Are you a customer of Chelsea FC?

24 Jul

News announced on euFootball.Biz reports that Chelsea are conducting a major piece of market research on their fan base. The main aim of this inititatve is to improve advertising campaigns and help with new product launches.

That last sentence probably sums up the shift the world of football has made over the last 10 years. Its vast army of fans are now customers, just like in any other business and they increaingly want a world full of Chelsea. No longer are they seen as just a football club who interact with fans every Saturday afternoon – but instead they are a lifestyle brand that want there fans to interact with the brand everyday.

If this means using research to create products which extend the Chelsea brand and fit in with their fans desire for the club and what it stands for, then so be it. The emotional connection that football makes with its fans can make this proposition very compelling when done in the right manner.

The demand for proper marketing techniques within football is set to come to a club near you very soon.

Link:

http://www.eufootball.biz/Marketing/2407084-Chelsea-fan-research.html

Nomis – the new kid on the block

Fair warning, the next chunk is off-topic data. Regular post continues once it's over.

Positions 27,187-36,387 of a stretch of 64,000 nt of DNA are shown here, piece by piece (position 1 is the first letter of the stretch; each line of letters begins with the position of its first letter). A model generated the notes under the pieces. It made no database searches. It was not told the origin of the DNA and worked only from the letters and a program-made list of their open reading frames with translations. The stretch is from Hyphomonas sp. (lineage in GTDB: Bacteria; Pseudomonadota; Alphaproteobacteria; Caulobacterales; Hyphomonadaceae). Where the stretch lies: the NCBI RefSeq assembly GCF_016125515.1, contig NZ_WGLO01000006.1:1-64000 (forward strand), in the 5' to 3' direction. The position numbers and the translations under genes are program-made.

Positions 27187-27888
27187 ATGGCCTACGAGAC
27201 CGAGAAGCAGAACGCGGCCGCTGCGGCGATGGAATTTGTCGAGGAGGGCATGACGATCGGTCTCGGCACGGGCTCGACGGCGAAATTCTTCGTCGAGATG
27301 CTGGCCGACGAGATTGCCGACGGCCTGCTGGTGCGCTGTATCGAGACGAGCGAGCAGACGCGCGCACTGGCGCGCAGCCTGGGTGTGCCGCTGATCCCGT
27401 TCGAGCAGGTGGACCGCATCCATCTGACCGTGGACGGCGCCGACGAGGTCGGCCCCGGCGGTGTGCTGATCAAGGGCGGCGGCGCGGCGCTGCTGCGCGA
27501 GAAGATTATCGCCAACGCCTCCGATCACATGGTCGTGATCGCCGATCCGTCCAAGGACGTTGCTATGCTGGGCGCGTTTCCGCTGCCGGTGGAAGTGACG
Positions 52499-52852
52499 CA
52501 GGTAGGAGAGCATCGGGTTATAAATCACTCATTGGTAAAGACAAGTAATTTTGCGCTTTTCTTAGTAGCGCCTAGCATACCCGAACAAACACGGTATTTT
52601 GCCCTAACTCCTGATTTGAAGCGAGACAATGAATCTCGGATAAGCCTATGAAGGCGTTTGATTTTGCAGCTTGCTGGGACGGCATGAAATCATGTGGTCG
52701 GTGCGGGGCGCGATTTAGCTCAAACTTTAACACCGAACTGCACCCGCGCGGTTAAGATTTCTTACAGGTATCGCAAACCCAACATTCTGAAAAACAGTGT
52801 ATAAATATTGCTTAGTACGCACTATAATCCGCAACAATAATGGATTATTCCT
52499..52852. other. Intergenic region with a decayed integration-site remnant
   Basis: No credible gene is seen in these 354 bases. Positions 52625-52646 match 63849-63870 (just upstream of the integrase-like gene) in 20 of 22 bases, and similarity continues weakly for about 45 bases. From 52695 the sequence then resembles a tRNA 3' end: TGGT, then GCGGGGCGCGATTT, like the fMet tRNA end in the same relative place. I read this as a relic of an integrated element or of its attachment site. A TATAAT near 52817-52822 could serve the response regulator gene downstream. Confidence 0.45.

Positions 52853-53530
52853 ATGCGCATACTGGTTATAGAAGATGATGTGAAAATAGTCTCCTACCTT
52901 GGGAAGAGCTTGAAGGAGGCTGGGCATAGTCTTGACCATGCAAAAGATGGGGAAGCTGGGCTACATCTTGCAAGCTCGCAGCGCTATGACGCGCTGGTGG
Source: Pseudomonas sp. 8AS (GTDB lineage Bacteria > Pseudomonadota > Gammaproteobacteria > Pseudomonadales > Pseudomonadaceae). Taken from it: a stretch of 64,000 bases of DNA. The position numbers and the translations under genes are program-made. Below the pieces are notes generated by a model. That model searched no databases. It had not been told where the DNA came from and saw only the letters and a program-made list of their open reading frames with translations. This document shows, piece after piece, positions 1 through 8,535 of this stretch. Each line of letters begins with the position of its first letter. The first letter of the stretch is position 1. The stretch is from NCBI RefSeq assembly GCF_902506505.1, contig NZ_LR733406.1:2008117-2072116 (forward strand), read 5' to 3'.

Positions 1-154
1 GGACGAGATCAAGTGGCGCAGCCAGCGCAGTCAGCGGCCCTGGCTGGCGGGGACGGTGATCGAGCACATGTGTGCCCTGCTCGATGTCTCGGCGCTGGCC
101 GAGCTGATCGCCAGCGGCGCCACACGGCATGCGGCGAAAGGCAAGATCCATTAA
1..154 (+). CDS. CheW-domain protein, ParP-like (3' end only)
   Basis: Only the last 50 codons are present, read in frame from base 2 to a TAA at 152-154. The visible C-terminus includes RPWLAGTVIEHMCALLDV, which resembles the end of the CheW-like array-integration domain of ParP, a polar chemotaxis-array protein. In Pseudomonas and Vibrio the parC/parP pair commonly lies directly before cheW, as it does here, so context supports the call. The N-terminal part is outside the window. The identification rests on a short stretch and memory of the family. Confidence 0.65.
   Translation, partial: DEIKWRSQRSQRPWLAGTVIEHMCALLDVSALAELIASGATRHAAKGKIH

14 Apr

A fairly new brand out of Australia started by Simon Skirrow, an ex adidas guy who helped launch the predator boot. They are positioning themselves in the market as the brand that cares about comfort for the wearer and minimising injuries while not compromising performance. A very interesting and distinct proposition given that the likes of adidas and Nike position themselves around the usual characteristics of power, speed and precision. It is also an interesting angle to take given the current debate surrounding injuries and the role modern football boots play in this. I’m sure this stance would be welcomed by managers from Old Trafford to Hackney Marshes.

Their recent marketing efforts are also well worth a mention. Check out the smart viral video entitled ‘Damn Boots’’, which pokes fun at the money obsessed world of sponsorship deals in football. I’m sure you will agree it is a very different approach to the superstar appearing campaigns that we see from the supposed big boys.